The financial news regularly focuses on day-to-day happenings such as earnings reports, central bank meetings, and the recent overhaul of the tax laws. This "breaking story" mentality is not entirely surprising; it's the nature of news.
However, amid the rush of new things to report, one ominous problem looms in the background and receives comparatively little attention: the ever-rising tide of global debt.
According to Bloomberg News, worldwide debt has ballooned to another all-time high. The most recent data from the third quarter of 2017 shows global debt reaching the incomprehensible level of $233 trillion. (Yes, that's trillion with a "t".) It's still concerning—although hardly a shock—that there's been scant mention of the problem of global debt elsewhere in the news.
This $223-trillion figure not only includes the staggering amount of debt taken on by governments, such as the $20 trillion held by the world's single biggest debtor, the United States. The total cited by Bloomberg also includes privately held debt and even non-financial sector debt.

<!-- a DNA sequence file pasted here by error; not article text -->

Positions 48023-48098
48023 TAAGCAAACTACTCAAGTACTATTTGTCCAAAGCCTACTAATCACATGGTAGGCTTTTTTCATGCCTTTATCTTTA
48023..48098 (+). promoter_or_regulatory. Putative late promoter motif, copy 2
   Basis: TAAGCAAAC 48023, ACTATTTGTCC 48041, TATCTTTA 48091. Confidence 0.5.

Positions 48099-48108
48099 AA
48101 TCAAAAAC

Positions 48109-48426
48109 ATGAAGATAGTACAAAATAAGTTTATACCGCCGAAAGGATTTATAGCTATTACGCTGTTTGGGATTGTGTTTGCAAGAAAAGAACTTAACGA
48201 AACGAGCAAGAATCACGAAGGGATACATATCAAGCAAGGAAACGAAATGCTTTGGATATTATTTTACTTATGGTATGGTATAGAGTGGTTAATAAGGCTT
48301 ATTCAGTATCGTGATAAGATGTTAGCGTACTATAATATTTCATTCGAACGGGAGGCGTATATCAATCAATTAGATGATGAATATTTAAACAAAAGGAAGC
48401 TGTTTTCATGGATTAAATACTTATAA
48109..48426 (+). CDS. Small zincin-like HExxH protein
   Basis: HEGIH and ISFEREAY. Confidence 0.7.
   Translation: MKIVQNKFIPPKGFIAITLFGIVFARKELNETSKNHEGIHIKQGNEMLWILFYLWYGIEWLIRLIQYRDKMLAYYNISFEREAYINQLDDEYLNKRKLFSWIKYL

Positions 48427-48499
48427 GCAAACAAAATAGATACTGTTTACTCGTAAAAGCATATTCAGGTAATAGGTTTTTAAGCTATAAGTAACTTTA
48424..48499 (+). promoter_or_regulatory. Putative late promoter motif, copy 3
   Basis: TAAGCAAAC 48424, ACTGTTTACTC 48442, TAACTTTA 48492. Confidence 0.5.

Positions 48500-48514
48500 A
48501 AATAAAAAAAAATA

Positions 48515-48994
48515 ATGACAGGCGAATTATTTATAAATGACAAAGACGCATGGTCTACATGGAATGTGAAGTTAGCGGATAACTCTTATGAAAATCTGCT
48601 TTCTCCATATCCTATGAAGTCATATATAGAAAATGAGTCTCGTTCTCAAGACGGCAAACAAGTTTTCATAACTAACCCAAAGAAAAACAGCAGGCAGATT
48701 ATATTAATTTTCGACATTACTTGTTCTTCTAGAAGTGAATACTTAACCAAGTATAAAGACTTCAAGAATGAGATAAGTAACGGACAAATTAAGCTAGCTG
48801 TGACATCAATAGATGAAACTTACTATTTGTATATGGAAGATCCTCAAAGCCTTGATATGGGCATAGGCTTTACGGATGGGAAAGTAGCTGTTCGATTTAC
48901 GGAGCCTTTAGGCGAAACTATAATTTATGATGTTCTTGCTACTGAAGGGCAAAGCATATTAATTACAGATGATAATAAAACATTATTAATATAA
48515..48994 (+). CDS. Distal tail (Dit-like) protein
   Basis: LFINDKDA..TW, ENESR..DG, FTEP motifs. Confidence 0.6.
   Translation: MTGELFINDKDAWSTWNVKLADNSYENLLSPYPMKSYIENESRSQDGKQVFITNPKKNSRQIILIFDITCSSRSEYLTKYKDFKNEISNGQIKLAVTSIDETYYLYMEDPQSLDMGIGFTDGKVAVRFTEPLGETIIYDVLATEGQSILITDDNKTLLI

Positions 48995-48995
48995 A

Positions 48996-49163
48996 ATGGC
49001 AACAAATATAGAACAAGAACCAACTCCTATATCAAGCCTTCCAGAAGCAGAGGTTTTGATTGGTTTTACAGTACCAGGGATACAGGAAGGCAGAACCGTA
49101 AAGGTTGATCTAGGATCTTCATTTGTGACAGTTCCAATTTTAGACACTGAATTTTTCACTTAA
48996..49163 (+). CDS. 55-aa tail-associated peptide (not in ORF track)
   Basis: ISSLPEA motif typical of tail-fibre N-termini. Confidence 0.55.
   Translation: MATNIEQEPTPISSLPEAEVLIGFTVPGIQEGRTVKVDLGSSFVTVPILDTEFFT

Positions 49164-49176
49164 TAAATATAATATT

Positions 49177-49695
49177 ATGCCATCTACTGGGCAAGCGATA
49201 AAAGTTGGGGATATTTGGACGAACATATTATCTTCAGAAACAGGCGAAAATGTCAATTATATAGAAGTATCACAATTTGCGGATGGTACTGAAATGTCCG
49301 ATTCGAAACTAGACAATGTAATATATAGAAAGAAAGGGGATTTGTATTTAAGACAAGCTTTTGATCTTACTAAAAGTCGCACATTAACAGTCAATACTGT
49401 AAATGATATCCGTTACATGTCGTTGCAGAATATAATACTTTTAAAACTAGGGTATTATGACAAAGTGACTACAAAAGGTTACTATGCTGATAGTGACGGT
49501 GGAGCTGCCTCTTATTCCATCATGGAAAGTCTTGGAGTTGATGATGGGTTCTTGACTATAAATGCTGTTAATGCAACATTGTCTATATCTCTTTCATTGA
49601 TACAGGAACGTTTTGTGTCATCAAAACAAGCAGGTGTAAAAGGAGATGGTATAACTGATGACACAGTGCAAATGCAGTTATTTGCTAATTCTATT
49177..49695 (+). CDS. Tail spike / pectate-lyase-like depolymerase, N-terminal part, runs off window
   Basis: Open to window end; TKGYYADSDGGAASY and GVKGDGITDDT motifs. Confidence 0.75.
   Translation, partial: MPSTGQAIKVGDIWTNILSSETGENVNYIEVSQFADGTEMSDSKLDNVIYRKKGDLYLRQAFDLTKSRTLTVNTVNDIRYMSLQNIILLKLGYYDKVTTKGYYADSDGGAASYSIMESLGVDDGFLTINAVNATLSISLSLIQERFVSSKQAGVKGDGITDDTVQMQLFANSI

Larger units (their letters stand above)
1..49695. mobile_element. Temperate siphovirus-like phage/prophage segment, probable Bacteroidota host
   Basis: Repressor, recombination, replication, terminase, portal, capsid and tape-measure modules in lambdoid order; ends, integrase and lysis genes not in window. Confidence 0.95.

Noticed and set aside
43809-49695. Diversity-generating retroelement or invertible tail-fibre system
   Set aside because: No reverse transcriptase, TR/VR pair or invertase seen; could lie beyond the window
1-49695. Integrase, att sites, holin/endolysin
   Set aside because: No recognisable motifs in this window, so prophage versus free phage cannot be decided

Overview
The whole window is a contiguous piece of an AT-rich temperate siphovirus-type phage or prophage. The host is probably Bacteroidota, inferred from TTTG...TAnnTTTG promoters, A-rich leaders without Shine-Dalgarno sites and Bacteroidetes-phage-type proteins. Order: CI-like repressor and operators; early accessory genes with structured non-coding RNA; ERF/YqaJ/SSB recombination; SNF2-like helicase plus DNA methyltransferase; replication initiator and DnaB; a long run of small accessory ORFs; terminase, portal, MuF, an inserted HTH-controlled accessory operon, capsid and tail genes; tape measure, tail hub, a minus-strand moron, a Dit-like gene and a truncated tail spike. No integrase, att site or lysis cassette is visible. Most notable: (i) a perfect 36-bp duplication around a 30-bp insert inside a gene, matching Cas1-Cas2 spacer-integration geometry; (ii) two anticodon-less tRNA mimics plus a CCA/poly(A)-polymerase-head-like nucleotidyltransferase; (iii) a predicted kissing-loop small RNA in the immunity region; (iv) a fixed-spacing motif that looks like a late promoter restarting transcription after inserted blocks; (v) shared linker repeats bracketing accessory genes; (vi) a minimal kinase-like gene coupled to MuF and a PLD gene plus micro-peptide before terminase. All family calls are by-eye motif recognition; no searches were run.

The total global debt was up $16 trillion from the year previous. That margin represents a chunk of money that is nearly the size of the entire U.S. economy. It's true that a non-negligible portion of the debt that has been added over the past five years was part of a concerted effort by central banks to revive their economies after the Great Recession.
Yet quantitative easing programs that greatly increased the balance sheets of central banks are not the only component of the problem. Another major contributor has been China, where the gravity-defying growth of the Chinese economy has been fueled in part by excessive debt financing. One of the world's biggest corporations, Amazon, has used a similar strategy to grow its businesses and is currently tens of billions of dollars in debt.
At the consumer level, subprime automobile loans and student loans have also been sources of rising indebtedness. Meanwhile, the consequences of these various forms of debt—whether held by individuals, corporations, or government institutions—is virtually ignored by the media.
Moreover, as interest rates begin to rise, all of this debt becomes more expensive to service!
While debt is not necessarily a death sentence, it undoubtedly creates an increasing risk of default. In simple terms: If the financial system goes belly-up to any significant extent, as it did in 2008, the value of stocks, bonds, and currencies could tank. Protecting one's financial position with physical precious metals only becomes more sensible the more that global debt grows.
The opinions and forecasts herein are provided solely for informational purposes, and should not be used or construed as an offer, solicitation, or recommendation to buy or sell any product.